Israel/Palestine:Two libraries – two exhibitions

Last year an exhibition of photographs of Gaza and the West Bank was displayed in Cambridge’s central library.  This was in no way a neutral event:

‘Postcards from Palestine’, on the top floor of the Central Library until next Monday, features pictures taken Fredi Canvander-Attwood, Richard Hopper, and Ahmed Hegazi.

The exhibition is part of a programme of events organised by Cambridge Palestine Solidarity Campaign, highlighting what it describes as Israel’s role as an ‘apartheid state’

I don’t know whether any complaints were received, but the exhibition was certainly allowed to go ahead.

Another exhibition of photographs from the region hasn’t fared so well. This one was hosted by a Cardiff library and its focus was on how different communities in Israel can be brought together by sport.  But now it has been cancelled following allegations of bias:

[A] spokesperson for Cardiff Council said that ‘following a complaint’, the exhibition had been taken down less than 24 hours after it opened.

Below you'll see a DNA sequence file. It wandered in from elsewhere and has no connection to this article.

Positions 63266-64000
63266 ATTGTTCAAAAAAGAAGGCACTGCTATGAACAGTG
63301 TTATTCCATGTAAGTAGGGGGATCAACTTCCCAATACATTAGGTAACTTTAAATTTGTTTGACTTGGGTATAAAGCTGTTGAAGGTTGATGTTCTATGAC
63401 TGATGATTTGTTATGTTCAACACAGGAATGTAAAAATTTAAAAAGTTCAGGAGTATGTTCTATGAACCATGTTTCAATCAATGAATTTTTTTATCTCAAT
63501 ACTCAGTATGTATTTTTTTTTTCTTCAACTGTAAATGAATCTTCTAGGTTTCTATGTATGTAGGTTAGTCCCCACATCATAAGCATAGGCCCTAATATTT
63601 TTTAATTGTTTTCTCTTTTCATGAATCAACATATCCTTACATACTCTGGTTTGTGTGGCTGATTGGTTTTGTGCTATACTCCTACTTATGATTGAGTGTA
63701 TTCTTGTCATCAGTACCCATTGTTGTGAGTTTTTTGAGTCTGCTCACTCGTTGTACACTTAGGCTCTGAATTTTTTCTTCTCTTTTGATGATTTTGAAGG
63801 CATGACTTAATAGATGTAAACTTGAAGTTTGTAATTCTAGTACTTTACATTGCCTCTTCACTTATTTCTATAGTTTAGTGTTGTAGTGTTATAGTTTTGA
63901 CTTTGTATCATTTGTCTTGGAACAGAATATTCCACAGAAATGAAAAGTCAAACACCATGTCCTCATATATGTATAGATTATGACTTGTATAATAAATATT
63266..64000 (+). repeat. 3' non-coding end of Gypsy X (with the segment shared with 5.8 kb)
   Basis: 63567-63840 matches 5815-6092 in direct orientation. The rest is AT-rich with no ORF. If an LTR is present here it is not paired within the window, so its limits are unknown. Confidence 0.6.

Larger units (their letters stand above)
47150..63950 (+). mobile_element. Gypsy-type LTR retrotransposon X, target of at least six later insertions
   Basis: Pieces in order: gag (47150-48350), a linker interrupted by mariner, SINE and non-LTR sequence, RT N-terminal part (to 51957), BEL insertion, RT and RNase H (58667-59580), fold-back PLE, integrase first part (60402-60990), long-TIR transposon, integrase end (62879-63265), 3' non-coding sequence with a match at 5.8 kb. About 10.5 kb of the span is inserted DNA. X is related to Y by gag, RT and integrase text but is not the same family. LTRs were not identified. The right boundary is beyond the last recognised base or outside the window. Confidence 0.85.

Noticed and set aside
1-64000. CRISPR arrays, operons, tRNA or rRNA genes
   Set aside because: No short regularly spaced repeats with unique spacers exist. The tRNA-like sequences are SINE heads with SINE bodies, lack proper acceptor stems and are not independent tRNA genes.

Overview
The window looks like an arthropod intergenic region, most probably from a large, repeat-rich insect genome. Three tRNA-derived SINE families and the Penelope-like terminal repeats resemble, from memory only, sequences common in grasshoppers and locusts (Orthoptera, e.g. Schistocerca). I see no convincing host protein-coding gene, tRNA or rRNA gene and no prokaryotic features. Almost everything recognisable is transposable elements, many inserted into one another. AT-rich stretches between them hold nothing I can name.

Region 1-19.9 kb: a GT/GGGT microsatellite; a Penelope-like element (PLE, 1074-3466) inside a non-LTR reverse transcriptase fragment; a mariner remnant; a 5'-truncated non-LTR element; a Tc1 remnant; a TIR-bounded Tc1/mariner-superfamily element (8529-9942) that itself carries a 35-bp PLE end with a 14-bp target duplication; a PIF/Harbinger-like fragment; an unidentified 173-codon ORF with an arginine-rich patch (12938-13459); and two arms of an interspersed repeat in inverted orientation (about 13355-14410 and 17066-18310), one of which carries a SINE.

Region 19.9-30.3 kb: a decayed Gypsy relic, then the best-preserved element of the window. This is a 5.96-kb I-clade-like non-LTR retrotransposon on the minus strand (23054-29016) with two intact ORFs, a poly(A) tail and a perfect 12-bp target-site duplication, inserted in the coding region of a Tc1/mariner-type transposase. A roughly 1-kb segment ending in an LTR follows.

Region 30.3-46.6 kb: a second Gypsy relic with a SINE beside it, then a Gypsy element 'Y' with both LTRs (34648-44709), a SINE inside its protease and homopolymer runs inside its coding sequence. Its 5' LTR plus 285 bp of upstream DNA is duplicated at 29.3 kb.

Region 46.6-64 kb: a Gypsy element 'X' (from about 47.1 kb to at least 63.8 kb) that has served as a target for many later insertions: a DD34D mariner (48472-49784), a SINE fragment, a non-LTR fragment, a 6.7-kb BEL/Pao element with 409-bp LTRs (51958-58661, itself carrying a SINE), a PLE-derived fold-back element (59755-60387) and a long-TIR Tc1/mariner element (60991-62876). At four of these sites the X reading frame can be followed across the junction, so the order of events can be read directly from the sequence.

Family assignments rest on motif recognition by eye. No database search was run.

‘The Council is aware there are protests planned around the Wales Israel game at the weekend and this was taken into consideration,’ the spokesperson said.

‘Our libraries are buildings which promote free speech, but it was felt that running this exhibition could lead visitors to suppose that the Council was displaying bias.’

Judith Woodman, leader of the opposition at Cardiff Council, said that she was ‘appalled’ by the Council’s ‘shameful’ censorship and demanded an inquiry into how the decision was made.

‘Sport is non-political. We live in a democracy and have freedom of speech. By this action Cardiff Council have totally disregarded this,’ she said.

‘I intend to take matters further, not least with the Wales Audit Office. As a senior member of this shambolic administration I am aghast at what I have learnt this evening.

‘It is a disgraceful reflection on our city.’

The decision to cancel has been condemned by the Israeli embassy, whose spokesman dryly pointed out that the exhibition had been displayed at the offices of the Guardian, ‘hardly a bastion of pro-Israel views’.